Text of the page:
“Load sixteen tons, and what do you get? Another day older and deeper in debt… ” — Tennessee Ernie Ford
Coal is very low on the scale of subjects for ballads or charming folklore. Like Rodney Dangerfield, it just doesn’t get any respect. What does a naughty boy get in his Christmas stocking? A lump of coal. As a career, few brave souls outside Appalachia would have a goal in life of riding a rail car several miles — down several thousand feet below the surface — to attack the “face” of a coal seam. The thought terrifies me — and probably many others.
The scandal known as “Fakegate,” perpetrated by prominent global warming activist/scientist Peter Gleick (left), continues to reverberate. Gleick has taken a leave of absence from his position as president of the Pacific Institute for Studies in Development, Environment, and Security, and the Institute’s board has announced that it is conducting an investigation of the Fakegate affair. While some of Gleick’s climate activist confreres have decried his unethical actions and have bemoaned the fact that it is already further undermining public confidence in the claims of global warming alarmists, others are cheering and applauding Gleick’s actions as justified and heroic.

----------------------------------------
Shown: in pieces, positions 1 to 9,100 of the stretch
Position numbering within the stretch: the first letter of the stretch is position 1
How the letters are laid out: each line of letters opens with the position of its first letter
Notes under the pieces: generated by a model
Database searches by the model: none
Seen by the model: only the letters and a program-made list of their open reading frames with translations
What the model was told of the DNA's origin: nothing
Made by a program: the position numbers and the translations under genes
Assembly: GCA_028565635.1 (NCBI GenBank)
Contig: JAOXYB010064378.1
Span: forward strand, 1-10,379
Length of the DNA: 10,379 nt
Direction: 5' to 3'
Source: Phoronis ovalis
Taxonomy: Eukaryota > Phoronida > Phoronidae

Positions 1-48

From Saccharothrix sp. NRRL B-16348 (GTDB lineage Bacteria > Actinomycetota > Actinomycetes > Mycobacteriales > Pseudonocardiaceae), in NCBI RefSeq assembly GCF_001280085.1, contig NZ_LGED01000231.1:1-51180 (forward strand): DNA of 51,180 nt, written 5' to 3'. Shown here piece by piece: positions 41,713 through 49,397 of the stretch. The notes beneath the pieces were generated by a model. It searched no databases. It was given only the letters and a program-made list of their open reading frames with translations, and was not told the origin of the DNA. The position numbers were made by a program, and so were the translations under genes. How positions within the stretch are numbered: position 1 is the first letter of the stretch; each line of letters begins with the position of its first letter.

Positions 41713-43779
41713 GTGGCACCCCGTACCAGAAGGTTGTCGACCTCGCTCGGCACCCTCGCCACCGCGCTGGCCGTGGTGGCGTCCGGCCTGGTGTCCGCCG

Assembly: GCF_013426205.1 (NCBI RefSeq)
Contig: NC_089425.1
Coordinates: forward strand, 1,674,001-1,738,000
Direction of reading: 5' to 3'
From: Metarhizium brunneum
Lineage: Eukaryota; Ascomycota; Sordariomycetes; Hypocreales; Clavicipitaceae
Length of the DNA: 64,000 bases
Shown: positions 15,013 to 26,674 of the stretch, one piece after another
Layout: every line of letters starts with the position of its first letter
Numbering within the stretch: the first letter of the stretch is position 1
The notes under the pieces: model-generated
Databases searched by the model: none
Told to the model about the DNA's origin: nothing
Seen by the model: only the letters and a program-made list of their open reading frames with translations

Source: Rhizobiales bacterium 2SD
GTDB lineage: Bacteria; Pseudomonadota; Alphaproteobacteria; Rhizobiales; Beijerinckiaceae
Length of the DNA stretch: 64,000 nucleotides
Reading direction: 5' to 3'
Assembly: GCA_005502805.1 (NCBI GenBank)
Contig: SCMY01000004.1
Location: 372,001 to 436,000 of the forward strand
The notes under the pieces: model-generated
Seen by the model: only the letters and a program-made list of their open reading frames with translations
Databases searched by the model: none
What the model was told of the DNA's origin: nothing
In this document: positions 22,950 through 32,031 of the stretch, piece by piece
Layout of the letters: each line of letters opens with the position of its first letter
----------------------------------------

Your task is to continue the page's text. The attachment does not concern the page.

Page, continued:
With the time counting down to the next United Nations conference on “sustainable development,” a new report recently published by the United Nations Environment Programme (UNEP) clearly indicates that the UN’s approach to the entire topic is to expand the power of government to regulate and control all levels of economic development throughout the world.
Officials in the City of College Station, Texas, announced that the city government would be withdrawing from ICLEI, an international organization linked to the United Nations and its controversial “Agenda 21.” Local Tea Party activists and concerned citizens promptly applauded the decision as another victory for national sovereignty and property rights.
Imagine you paid thousands of dollars for a vacant lot where you wanted to build your dream house. The lot is 500 feet from a rural lake, with only a couple of houses between the lot and the lake, with a partial view of the lake. You obtained all the appropriate permits from the county and state, and then — just days after you laid some gravel — the federal government came in and told you that you couldn't build on the land.